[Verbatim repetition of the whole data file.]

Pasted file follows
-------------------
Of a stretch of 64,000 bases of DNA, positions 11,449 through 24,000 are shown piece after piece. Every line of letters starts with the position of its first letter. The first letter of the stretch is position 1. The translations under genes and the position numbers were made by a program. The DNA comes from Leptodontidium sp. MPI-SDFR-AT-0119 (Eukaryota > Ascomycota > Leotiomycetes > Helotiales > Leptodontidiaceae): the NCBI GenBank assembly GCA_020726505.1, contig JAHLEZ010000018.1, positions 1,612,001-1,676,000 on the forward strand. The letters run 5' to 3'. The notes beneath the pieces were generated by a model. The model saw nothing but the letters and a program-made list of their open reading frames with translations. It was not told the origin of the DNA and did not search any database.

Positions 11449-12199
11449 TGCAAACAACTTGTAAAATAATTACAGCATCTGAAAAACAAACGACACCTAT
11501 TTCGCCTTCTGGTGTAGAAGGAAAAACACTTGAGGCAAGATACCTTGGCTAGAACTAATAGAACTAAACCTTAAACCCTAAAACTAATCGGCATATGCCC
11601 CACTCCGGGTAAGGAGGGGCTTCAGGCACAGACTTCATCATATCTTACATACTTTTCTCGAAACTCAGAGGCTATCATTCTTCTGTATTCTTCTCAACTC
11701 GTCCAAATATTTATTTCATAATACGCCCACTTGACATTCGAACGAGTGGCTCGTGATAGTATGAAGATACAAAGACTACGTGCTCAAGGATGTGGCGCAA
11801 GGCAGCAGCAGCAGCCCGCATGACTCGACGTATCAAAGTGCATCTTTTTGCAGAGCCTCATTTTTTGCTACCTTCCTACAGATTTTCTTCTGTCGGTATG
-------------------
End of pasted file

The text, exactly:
Of a stretch of 64,000 bases of DNA, positions 11,449 through 24,000 are shown piece after piece. Every line of letters starts with the position of its first letter. The first letter of the stretch is position 1. The translations under genes and the position numbers were made by a program. The DNA comes from Leptodontidium sp. MPI-SDFR-AT-0119 (Eukaryota > Ascomycota > Leotiomycetes > Helotiales > Leptodontidiaceae): the NCBI GenBank assembly GCA_020726505.1, contig JAHLEZ010000018.1, positions 1,612,001-1,676,000 on the forward strand. The letters run 5' to 3'. The notes beneath the pieces were generated by a model. The model saw nothing but the letters and a program-made list of their open reading frames with translations. It was not told the origin of the DNA and did not search any database.

Positions 11449-12199
11449 TGCAAACAACTTGTAAAATAATTACAGCATCTGAAAAACAAACGACACCTAT
11501 TTCGCCTTCTGGTGTAGAAGGAAAAACACTTGAGGCAAGATACCTTGGCTAGAACTAATAGAACTAAACCTTAAACCCTAAAACTAATCGGCATATGCCC
11601 CACTCCGGGTAAGGAGGGGCTTCAGGCACAGACTTCATCATATCTTACATACTTTTCTCGAAACTCAGAGGCTATCATTCTTCTGTATTCTTCTCAACTC
11701 GTCCAAATATTTATTTCATAATACGCCCACTTGACATTCGAACGAGTGGCTCGTGATAGTATGAAGATACAAAGACTACGTGCTCAAGGATGTGGCGCAA
11801 GGCAGCAGCAGCAGCCCGCATGACTCGACGTATCAAAGTGCATCTTTTTGCAGAGCCTCATTTTTTGCTACCTTCCTACAGATTTTCTTCTGTCGGTATG